When Servant-Leaders Choose to Advantage Others – Even if it Hurts
Putting the team first sounds great until advantaging others disadvantages you.
The choice between personal advantage and organizational advantage speaks to the heart of servant leadership.
“Win-win” is challenging when YOU win later and OTHERS win sooner.
3 leadership decisions that include disadvantage:
#1. Developing people.
The choice to develop someone is choosing short-term disadvantage for long-term advantage.
Developing people is an investment. You wait for future results while incurring present cost.
- Mistakes precede growth. It’s costly – in the short-term – to allow people to learn from mistakes. The path to high performance is scattered with mistakes.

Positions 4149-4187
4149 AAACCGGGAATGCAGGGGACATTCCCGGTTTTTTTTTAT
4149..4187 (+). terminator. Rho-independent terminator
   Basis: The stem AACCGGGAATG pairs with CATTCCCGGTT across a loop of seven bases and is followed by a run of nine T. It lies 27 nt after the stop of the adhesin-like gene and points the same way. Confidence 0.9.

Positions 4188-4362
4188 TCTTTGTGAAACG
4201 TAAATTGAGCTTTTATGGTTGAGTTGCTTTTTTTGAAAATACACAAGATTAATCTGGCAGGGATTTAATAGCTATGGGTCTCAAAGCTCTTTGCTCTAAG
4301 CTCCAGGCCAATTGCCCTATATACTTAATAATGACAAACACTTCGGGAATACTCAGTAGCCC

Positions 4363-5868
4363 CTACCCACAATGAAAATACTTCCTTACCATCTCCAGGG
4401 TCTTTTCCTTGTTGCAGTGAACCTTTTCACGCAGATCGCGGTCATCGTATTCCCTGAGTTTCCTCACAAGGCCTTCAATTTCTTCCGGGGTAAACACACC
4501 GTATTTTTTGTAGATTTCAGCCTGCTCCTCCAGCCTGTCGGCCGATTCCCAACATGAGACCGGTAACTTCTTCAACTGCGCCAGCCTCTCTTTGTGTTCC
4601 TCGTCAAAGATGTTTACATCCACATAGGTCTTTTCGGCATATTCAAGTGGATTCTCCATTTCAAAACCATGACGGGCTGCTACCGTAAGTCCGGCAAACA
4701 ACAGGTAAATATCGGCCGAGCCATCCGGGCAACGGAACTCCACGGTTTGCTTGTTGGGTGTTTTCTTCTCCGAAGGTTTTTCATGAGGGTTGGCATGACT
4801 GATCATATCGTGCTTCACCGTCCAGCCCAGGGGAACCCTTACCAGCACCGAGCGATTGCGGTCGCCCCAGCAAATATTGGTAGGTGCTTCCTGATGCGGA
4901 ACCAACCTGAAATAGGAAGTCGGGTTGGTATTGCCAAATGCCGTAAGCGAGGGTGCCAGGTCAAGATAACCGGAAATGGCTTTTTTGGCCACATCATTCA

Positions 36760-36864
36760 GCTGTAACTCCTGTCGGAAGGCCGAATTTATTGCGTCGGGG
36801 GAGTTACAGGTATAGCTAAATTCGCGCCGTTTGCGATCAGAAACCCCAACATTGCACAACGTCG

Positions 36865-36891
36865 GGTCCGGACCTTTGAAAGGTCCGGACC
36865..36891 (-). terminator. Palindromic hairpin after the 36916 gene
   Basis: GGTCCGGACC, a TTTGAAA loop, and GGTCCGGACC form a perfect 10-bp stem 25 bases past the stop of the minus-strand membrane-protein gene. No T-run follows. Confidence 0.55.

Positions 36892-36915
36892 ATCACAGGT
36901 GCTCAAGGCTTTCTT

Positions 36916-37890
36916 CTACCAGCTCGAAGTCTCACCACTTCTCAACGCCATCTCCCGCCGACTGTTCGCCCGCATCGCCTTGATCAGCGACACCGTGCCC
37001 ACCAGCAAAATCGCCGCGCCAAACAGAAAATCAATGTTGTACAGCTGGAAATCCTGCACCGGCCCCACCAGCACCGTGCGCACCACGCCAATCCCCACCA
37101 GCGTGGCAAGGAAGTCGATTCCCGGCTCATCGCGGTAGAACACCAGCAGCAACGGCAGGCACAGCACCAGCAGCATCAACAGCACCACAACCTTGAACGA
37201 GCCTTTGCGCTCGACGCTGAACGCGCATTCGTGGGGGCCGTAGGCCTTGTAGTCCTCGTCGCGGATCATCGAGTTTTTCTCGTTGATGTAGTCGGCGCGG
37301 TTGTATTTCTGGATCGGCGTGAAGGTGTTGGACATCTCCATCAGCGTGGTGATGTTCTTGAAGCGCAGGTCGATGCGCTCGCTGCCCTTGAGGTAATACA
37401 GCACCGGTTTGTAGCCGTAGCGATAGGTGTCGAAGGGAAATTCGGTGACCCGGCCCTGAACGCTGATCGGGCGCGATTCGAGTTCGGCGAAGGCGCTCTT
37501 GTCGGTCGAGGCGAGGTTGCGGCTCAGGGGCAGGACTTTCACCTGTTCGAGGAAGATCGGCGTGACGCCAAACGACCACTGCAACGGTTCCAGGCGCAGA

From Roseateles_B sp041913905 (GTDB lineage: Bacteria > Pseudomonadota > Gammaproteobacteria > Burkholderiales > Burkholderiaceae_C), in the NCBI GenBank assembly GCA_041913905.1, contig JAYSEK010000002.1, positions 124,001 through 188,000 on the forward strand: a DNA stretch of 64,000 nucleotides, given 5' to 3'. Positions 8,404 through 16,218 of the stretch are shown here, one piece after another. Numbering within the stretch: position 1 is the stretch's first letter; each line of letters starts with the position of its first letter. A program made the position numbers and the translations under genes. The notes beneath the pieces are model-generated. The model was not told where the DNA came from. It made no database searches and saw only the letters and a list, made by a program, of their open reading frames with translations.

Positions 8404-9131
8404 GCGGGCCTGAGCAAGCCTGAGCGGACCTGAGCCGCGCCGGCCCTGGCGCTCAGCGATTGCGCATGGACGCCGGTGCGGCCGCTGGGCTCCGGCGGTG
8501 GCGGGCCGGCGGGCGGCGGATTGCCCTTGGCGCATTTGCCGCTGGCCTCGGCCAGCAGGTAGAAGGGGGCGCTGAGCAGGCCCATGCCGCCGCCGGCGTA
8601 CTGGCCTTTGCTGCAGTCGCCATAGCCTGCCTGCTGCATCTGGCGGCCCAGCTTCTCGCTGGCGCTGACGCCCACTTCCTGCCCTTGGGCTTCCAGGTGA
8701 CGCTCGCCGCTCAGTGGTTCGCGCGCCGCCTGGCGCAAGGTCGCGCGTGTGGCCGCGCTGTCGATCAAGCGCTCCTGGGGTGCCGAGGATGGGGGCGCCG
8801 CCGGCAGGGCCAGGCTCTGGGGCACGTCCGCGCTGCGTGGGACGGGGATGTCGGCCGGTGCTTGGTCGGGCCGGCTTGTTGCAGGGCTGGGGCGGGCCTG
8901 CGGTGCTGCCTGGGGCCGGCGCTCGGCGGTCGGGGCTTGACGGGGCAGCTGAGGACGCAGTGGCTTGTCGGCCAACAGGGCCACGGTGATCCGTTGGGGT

- Average precedes remarkable. Average performance comes before remarkable performance. If you’re remarkable on the first try, you aimed too low.
Developing people means setting them up for success when it’s quicker and easier to do it yourself.
A commitment to develop people includes the choice of short-term pain for long-term gain.
#2. Forgiving people.
Forgiveness always costs.
You end up spending leadership collateral, for example, when you let someone learn from screw-ups.
#3. Removing high performers.
Ethical choices may create short-term disadvantage.
For example, you have a high-performer who consistently backstabbs teammates. It’s tempting to turn a blind eye.